Part I


Preparation

by John Ironside

(This article was originally published in the March, 2012 issue of the Spark Coil.)

Our 1921 Model T Touring has been in the Ironside family since my father originally purchased it in 1955 and completed the first restoration. A second restoration is underway and so far the engine, transmission, cooling system, electrical system and front axle/steering system have been rebuilt. This is the story of my experience in rebuilding the drive train, which I believe had been in continuous operation for ninety years with the only maintenance being changing of lubricants.

First, let me explain that I am a retired engineer, good at tinkering, and probably a better carpenter than mechanic. But I have the strong urge to do as much of the restoration work on the car as possible. Hopefully this article can spur other Model T enthusiasts who might be a little reluctant about this type of project to believe it’s within their capabilities.

My first step was to research drive train rebuilding requirements by reading the MTFCA manual “Front End & Rear Axles”, watching our club’s collection of MTFCA DVD’s about drive train restoration, and sorting through relevant strings on the Model T Forum for added particulars. Being trained as an engineer, I needed a list. So the information was compiled into a six page outline that describes the steps for disassembly, evaluating the condition of each part, and reassembly of the entire drive train. Major headings in the checklist are as follows:

o Remove Drive Train
o Disassemble Drive Shaft
o Drive Shaft Inspection
o Reassemble Drive Shaft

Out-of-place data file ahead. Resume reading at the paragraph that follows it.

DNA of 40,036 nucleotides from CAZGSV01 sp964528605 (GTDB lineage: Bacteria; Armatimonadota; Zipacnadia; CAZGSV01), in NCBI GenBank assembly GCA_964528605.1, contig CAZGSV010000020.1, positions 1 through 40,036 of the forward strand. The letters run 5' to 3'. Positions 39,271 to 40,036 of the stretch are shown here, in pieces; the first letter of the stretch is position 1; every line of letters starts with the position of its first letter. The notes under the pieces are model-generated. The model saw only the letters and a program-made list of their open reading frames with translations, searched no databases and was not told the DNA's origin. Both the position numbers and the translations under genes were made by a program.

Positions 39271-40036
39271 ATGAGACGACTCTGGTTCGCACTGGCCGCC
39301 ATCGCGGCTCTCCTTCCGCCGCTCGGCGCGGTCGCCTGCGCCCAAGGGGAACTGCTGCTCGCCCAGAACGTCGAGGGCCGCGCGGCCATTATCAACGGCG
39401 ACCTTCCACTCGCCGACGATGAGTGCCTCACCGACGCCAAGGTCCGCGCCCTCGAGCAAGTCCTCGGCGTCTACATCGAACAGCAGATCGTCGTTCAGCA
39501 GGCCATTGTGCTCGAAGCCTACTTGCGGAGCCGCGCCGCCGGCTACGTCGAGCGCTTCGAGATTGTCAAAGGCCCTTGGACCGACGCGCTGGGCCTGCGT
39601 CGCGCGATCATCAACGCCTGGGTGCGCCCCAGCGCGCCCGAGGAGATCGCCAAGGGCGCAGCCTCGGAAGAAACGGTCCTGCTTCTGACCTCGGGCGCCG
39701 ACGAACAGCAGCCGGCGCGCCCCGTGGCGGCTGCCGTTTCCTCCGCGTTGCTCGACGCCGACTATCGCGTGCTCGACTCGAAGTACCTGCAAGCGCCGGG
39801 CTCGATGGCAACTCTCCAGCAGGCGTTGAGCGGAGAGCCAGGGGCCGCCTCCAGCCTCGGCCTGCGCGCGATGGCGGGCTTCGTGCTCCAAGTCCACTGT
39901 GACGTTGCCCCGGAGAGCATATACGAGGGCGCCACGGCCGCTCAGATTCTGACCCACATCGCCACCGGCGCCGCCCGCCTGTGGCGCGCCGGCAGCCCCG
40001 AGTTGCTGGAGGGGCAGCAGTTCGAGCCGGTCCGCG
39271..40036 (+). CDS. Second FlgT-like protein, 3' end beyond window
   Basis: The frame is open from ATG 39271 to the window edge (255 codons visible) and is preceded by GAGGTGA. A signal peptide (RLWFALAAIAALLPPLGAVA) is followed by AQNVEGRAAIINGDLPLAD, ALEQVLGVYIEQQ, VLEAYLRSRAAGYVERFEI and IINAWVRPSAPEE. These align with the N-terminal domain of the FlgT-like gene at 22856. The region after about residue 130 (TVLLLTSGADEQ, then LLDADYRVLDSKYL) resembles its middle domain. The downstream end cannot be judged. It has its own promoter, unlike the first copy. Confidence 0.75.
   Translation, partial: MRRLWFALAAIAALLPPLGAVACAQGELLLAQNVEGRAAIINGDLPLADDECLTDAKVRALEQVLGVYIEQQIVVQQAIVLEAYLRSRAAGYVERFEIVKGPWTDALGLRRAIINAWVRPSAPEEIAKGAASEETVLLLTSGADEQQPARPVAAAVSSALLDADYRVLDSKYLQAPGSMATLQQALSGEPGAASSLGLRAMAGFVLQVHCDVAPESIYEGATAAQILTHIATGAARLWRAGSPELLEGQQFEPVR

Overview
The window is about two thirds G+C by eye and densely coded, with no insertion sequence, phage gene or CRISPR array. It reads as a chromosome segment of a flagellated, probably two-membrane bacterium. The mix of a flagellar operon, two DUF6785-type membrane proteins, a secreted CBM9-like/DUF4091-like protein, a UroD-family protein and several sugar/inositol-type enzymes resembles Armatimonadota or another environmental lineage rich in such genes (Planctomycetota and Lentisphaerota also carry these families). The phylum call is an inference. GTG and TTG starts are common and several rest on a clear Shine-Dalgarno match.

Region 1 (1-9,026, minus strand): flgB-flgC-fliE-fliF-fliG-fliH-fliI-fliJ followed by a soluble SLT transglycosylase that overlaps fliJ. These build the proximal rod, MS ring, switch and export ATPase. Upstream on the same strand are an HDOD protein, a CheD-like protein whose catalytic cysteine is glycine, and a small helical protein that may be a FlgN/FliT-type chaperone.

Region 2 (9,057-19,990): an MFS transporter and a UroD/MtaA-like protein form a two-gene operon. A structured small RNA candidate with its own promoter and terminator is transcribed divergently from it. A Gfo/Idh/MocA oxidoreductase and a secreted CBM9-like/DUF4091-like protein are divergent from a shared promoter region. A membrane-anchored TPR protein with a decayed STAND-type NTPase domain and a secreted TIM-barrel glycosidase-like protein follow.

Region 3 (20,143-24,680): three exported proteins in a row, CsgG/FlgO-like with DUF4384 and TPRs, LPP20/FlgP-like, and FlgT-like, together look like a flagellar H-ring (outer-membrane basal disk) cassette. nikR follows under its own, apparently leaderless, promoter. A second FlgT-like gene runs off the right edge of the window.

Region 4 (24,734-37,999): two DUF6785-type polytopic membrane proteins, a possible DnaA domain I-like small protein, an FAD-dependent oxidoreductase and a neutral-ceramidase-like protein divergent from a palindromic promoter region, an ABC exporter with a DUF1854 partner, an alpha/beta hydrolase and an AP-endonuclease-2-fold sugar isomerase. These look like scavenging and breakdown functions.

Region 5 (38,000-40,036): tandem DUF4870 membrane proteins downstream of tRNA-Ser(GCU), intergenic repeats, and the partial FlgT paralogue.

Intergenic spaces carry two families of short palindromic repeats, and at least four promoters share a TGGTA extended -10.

o Disassemble Rear Axel
o Rear Axle Inspection
o Rear Axle Adjustments
o Final Assembly

The list includes two sections dedicated to inspections because it became evident that one of the big restoration tasks is to determine if existing parts are within original specifications, and therefore what new parts need to be obtained. Space was provided in the outline to enter actual measurements and designate if an existing part was adequate or new part needed. A draft copy of the Drive Train Restoration Checklist is on file with our club librarian. Hopefully our club members find this checklist helpful. For members that do rehabilitation of the drive train on their vehicles, I would encourage you to add comments about your experience, how the steps included in the checklist could be improved, recommended tools and supplies, which options for repairs you prefer, etc.

Speaking of tools and supplies, I found during my research that I was short a few items. First, I would need a device to measure wear on the parts, so I bought a digital caliper for about thirty-five dollars at Home Depot. This tool proved to be very useful at measuring the wear on existing parts and was helpful for a myriad of other tasks. Then there was a special tool for pulling the axle bearing sleeves which cost about twenty dollars. Next, if the thrust plate pins in the differential were defective, I would need a removal kit, which cost about ten dollars. The last two items were added to my parts order list. The fourth item that I thought I would need is a bench mount axle holder which is available from the parts suppliers for around $200.

I was thinking of an alternative to spending this amount of money, and I found it in a scrap 10×20 inch piece of ¾ inch plywood (see photo). At one end I cut a 3½ inch wide slot leading to a six inch diameter hole and then ran a router around the opening to bevel the upper edge. After attaching the scrap to my work bench with eight two inch wood screws, I had an axle holder that proved to work very well.

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So now I was ready to start the actual work on the drive train restoration project. I will start with the experience of removing the drive train and the assessment of the drive shaft condition in the next issue of the Spark Coil.